KHARTOUM (Reuters) - Southern Sudan is in the midst of an HIV/AIDS epidemic and most of its people are without clean water, sanitation or education services, a United Nations body said in a report released on Sunday.
The report published by the United Nations Development Programme (UNDP) said health and education in north Sudan improved slightly in the past 15 years but the situation in the south deteriorated while the two regions were at war.
The statistics in the report are among the first to be published on poverty, health and education in the south of Sudan, where former rebels of the Sudan People's Liberation Movement (SPLM) fought the north in a 21-year-long civil war.
"The HIV/AIDS epidemic in south Sudan is believed to have moved in the generalized phase ... where infection has gone beyond high-risk groups into the general population," the UNDP said in the report.
The report charts the progress of the areas controlled by the northern government and the SPLM from 1990 in meeting a set of globally agreed aims known as the Millennium Development Goals.
About 90 percent of people in the south live on less than $1 a day. Some 75 percent of children have no access to education, the UNDP said, adding the situation worsened during the war.
Malaria counts for 40 percent of all health facility visits in the south, where despite vast water resources, 70 percent of people do not have access to safe water and 85 percent do not have sanitation facilities, the body added.
A UNDP official told Reuters much of the data had been collected in difficult circumstances and the organization was trying to collect more extensive information for another upcoming report.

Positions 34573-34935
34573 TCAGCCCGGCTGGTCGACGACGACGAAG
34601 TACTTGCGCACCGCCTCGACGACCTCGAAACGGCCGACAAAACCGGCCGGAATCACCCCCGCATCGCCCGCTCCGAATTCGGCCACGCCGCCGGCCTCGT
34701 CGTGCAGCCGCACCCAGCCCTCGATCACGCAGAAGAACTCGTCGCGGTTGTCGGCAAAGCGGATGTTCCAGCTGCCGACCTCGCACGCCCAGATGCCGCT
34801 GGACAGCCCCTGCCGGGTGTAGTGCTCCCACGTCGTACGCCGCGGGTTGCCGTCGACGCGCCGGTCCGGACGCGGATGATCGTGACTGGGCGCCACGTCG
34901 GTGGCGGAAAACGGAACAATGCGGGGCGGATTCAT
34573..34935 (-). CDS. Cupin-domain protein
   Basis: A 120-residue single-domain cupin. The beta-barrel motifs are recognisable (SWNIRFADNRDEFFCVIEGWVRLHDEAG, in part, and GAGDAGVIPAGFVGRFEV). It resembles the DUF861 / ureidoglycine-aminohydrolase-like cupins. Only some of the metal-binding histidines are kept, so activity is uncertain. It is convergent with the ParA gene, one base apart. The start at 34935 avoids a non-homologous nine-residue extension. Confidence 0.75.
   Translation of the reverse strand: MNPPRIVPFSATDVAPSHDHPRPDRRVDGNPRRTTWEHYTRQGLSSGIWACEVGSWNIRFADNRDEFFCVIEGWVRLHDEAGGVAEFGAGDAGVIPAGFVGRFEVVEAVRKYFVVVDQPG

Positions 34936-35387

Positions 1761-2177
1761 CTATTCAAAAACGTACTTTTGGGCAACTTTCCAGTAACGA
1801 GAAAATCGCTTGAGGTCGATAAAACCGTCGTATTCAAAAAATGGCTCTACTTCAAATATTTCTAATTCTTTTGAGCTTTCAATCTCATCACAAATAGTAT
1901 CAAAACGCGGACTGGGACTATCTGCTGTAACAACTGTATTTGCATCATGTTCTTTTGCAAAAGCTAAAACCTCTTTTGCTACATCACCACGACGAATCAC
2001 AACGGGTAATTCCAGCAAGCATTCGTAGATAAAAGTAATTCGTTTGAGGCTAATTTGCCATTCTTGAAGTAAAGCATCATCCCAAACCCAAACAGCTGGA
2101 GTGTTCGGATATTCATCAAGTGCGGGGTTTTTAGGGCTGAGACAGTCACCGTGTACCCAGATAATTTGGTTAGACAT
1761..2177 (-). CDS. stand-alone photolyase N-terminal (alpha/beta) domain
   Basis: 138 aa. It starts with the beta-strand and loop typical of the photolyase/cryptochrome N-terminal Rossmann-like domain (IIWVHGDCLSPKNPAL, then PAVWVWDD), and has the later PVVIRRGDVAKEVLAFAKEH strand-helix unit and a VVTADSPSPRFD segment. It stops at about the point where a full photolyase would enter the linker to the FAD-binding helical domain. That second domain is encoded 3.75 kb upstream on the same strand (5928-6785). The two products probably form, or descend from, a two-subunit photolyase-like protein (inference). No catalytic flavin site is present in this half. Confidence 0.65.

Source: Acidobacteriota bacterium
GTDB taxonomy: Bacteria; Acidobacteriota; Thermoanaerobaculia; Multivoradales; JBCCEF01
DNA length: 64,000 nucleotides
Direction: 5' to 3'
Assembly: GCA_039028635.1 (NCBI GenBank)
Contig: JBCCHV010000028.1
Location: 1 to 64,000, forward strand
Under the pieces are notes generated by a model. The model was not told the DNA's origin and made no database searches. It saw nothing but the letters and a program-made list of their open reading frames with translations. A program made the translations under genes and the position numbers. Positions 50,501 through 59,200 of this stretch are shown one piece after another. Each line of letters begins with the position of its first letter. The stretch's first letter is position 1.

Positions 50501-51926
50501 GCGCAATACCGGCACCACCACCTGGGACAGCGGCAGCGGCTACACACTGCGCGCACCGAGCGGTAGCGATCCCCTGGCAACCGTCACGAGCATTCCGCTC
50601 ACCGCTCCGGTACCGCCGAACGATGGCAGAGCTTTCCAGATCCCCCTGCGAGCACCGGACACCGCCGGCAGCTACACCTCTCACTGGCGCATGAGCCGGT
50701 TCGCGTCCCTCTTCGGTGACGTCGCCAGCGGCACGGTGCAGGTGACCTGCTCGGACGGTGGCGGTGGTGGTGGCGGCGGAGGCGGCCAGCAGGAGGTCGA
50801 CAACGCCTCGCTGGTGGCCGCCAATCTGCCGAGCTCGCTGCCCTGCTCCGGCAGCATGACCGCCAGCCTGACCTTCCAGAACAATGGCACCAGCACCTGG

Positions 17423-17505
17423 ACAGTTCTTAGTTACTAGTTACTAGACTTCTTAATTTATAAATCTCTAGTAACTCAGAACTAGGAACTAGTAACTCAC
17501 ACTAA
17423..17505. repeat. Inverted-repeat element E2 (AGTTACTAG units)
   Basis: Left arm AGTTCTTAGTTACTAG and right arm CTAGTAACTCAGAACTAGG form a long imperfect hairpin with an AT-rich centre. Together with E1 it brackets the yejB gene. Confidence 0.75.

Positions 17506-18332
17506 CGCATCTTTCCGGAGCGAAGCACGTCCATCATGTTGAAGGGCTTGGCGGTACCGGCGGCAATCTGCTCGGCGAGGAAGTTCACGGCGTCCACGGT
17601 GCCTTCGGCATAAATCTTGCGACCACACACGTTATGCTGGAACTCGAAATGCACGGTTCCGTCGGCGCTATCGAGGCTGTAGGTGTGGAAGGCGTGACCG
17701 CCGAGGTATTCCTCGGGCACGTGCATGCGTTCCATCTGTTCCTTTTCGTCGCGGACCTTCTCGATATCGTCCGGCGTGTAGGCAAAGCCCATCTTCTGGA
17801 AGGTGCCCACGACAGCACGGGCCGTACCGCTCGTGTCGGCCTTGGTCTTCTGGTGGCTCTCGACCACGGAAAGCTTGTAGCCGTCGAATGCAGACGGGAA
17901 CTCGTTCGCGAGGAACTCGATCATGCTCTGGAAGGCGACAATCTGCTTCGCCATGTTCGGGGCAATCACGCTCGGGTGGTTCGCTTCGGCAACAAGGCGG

The situation in the northern areas of the country was better but people in rural areas often lived in worse conditions that those in towns and cities, the UNDP said.
The number of undernourished people in the parts of the country led by the northern government fell to 26 percent from 31 percent in 1990, the UNDP said in its report.
Primary education had been expanded in many areas in the north but overall achievement in basic education is still low, UNDP added.
Malaria was a major problem, but deaths from the disease were not increasing. Infant mortality rates had fallen slightly, but government spending on health was very low, at around $2.5 per capita in 2000, the U.N. body said in the report.
The UNDP said monitoring of HIV/AIDS in the northern areas was weak but did not give further details.
A January peace deal officially ended the civil war, which killed around 2 million people, mainly though disease and hunger.